With five whole days in Kathmandu I had plenty of time to sample lots of restaurants and revisit some of my favourites. Here’s a selection of places I enjoyed around Thamel:
This was my absolute favourite restaurant in Kathmandu and I tried to go back at least once a day. Seating consist of low tables and lots of pillows and mats, the staff are incredibly friendly and great to chat with, and the food will blow your mind! I’d recommend ordering the pumpkin momos with chocolate and chilli sauce – instant hit! They also have the fastest Wi-Fi in town, so if you need to skype family or you want to stream a movie, this is a great place to do so.
This is a really funky restaurant and bar with a hippie vibe. They have a quiet courtyard with tables and chairs, or you can eat in the covered area where they have low tables and lots of pillows. They have an extensive international menu; I went with their vegetarian enchilada and it was delicious.
Forest to Plate
I ended up at this place completely by chance while wandering around Thamel in search of a rooftop terrace. This place specializes in salads and healthy dishes (they make a delicious beetroot and goat cheese salad with glazed walnuts), and it’s a nice place to relax while watching the sun set. They have a stupa on the rooftop and prayer flags are streamed all across so you can get some great pictures.
If you’re in the mood for a little something sweet, Pumpernickel serves up plenty of cakes, pastries and hot drinks. They have a nice little courtyard if you walk through to the end of the shop and the resident cat is really sweet and likes to be scratched (great for any pet lovers out there who are in need of some cat love!)
Momos are the one dish that you’re going to eat plenty of while in Nepal. These dumplings have Tibetan origins, but they are pretty much one of the main staples of Nepali cuisine. The Momo Hut serves up 20 different types of momos; some of the fillings are rather strange (ostrich?) and others are divine (peanut butter and chocolate!), so if you want to sample a little bit of everything, this is a good place to hit up. You can order plates of 5 or 10.
This cafe is located inside the Garden of Dreams and it’s reminiscent of an Austrian coffee house. They serve up hot drinks (including Vienna coffee) as well as snacks and meals. I went with their veggie momos, because when in Nepal, but they also had a wide selection of European dishes. It’s a nice tranquil setting, perfect for a little break after a long morning of sightseeing.
Where to stay in Kathmandu
I really enjoyed Thamel, which is the most popular neighbourhood with travellers. It has a wide mix of hotels and guesthouses to fit all budgets, restaurants serving up international and local fare, travel agencies where you can book tours and onward travels, and a maze of shops where you can pick up souvenirs. It basically has everything you need.
I stayed at the Grand Hotel Kathmandu in the north end of Thamel. The rooms were spacious, clean and comfortable. I would call it a modest mid-range hotel. I also liked that they offered a free airport pick up and a buffet breakfast.
A few travel tips for Kathmandu
- Grab a front seat to the Himalayas. If you’re flying into Kathmandu and you luck out with clear weather, you can see the Himalayas and Mount Everest from the airplane window! I was flying westward coming from Bangkok, so I snagged a seat on the right-hand side of the plane and the views were amazing as we approached Kathmandu. Window seats are popular flying into Nepal, so if you want one, reserve yours in advance.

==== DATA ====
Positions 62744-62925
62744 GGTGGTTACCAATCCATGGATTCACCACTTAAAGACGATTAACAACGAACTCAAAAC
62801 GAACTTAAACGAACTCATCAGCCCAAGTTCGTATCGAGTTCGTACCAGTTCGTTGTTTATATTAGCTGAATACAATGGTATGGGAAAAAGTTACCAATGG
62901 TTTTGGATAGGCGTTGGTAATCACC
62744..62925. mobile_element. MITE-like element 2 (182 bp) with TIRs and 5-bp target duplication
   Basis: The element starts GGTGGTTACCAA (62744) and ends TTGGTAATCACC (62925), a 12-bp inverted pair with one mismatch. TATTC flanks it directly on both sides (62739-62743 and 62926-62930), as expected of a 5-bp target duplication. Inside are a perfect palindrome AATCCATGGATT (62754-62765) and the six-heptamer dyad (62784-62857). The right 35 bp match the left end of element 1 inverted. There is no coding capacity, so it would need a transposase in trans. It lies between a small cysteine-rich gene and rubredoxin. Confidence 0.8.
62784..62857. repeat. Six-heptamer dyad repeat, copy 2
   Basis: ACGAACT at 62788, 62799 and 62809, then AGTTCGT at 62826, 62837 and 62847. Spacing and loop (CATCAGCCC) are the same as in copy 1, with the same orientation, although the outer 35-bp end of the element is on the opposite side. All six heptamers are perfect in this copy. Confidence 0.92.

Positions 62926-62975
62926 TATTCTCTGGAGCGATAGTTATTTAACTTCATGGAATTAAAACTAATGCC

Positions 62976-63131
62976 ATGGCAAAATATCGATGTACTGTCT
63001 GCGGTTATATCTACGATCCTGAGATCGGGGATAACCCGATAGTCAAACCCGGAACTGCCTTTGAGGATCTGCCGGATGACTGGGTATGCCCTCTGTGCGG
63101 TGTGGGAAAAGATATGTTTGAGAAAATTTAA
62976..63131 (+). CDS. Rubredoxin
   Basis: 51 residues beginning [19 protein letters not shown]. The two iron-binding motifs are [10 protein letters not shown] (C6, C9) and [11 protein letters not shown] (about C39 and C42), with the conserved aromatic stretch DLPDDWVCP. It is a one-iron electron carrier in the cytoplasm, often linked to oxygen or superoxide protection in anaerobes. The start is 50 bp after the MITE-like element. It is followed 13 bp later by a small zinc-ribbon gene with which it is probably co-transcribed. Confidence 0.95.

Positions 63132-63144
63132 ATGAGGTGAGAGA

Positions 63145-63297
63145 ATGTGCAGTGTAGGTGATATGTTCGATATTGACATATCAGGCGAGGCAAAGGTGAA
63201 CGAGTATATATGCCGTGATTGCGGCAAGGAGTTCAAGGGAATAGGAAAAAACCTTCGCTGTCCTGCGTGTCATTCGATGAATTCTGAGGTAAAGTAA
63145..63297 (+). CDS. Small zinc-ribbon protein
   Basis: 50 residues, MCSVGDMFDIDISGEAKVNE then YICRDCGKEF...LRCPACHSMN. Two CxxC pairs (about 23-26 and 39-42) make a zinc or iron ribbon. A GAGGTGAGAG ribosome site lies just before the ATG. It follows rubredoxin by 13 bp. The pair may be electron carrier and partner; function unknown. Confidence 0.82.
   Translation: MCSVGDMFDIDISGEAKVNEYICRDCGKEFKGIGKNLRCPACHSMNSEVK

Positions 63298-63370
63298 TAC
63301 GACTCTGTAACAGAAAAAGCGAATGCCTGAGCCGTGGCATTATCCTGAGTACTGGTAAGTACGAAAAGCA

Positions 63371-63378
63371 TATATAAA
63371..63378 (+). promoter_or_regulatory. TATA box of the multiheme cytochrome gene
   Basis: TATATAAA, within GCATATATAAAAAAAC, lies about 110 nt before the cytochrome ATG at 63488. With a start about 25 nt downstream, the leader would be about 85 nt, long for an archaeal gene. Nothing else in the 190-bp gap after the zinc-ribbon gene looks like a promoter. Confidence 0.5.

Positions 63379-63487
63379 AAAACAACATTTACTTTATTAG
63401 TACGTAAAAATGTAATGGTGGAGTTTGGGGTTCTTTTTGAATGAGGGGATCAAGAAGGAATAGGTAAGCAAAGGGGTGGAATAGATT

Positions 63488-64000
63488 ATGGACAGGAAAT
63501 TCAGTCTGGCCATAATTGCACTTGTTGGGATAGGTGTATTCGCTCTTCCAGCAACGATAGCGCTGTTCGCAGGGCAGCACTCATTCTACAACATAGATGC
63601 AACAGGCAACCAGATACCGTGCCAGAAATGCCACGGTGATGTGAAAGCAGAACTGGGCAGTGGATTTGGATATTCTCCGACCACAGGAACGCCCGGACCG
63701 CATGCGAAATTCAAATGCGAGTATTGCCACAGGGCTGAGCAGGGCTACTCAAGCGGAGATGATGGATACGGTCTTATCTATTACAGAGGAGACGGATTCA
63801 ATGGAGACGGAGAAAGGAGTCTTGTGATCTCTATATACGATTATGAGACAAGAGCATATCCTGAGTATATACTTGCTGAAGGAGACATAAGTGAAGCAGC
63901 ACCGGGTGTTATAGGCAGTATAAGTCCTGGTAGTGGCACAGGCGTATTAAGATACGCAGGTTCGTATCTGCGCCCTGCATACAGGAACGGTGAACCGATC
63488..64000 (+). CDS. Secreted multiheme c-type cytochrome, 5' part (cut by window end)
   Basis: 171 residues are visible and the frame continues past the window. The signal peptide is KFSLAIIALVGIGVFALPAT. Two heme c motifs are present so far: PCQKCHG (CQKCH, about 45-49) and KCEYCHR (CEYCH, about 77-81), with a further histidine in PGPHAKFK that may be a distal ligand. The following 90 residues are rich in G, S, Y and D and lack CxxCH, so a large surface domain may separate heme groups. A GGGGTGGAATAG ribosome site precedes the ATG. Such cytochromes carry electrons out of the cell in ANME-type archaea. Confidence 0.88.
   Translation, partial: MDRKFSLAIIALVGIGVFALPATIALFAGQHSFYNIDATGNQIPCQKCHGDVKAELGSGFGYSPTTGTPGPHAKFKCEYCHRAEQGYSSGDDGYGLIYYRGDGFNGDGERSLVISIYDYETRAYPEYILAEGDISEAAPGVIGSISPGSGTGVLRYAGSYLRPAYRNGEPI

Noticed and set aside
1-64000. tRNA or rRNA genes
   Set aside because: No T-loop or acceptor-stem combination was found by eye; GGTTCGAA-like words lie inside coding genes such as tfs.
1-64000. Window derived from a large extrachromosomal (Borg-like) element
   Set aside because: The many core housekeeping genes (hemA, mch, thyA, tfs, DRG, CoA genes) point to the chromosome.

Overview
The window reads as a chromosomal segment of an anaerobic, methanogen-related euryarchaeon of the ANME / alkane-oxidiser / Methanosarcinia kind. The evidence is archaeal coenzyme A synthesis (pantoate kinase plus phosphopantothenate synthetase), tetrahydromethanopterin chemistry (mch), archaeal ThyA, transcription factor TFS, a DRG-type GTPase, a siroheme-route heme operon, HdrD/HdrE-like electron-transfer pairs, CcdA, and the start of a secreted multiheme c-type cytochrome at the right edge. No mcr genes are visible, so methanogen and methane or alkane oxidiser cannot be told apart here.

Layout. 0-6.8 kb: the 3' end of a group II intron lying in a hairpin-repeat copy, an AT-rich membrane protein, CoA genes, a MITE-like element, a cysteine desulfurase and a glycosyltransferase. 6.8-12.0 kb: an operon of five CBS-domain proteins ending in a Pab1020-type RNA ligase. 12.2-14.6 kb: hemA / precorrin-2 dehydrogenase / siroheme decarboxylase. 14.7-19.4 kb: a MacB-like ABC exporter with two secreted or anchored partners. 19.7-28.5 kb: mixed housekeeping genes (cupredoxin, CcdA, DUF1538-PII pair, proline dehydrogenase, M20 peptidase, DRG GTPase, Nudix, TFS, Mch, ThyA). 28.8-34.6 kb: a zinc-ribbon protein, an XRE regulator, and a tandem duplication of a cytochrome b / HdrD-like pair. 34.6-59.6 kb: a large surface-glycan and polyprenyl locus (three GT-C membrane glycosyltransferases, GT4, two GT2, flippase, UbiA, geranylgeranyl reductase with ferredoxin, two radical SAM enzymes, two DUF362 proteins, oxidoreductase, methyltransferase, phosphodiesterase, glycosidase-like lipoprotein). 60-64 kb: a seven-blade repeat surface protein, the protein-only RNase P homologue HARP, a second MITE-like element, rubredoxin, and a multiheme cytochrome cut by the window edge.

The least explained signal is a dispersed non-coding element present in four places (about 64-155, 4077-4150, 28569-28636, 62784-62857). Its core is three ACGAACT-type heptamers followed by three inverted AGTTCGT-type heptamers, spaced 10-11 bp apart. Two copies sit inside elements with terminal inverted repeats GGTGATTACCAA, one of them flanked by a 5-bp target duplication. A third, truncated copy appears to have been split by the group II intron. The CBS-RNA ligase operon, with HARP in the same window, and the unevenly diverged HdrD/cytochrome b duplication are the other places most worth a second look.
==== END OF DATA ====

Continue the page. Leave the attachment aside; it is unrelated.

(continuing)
- Dealing with air pollution. One of the first things that struck me about Kathmandu is how dry and dusty it is. Combine this with car pollution and you’ve got the perfect combination for lots of sneezing and a scratchy throat. I noticed a lot of locals and travellers wearing face masks (these probably look a bit strange but are quite common in Asia), so that might be something to consider if you suffer from allergies or have a sensitive throat.
- Get outfitted for your trek. It seems most travellers passing through Kathmandu are either attempting Everest Base Camp or the Annapurna Circuit. Nepal is a great destination for hiking and there are no shortage of options ranging in length and level of difficulty. If you don’t feel like hauling all your trekking gear from home, there are places in town where you can buy or rent things like hiking poles, sleeping bags, and other gear. Just don’t forget to get your travel insurance before you begin your excursion!
- Exchanging money versus withdrawing. It was my experience that the ATMs in Kathmandu were either out of money (thats what the security guards kept telling me) or didn’t accept foreign cards, so I ended up exchanging money into NPR (Nepalese Rupee). Thamel has lots of exchange houses and they offer good rates, so bring some hard cash on you in case you encounter problems with your debit and credit cards.
- Carry TP and sanitizer. I found that establishments in Kathmandu were not the most generous with their toilet paper (as in often there was none!), so may want to buy a roll or two to carry on you. Same goes for hand sanitizer. And knock on wood, but it’s also a good idea to have some Loperamide/Imodium in case you experience some stomach problems.
What else would you add to this Kathmandu travel guide?
Do you have any other travel tips to share?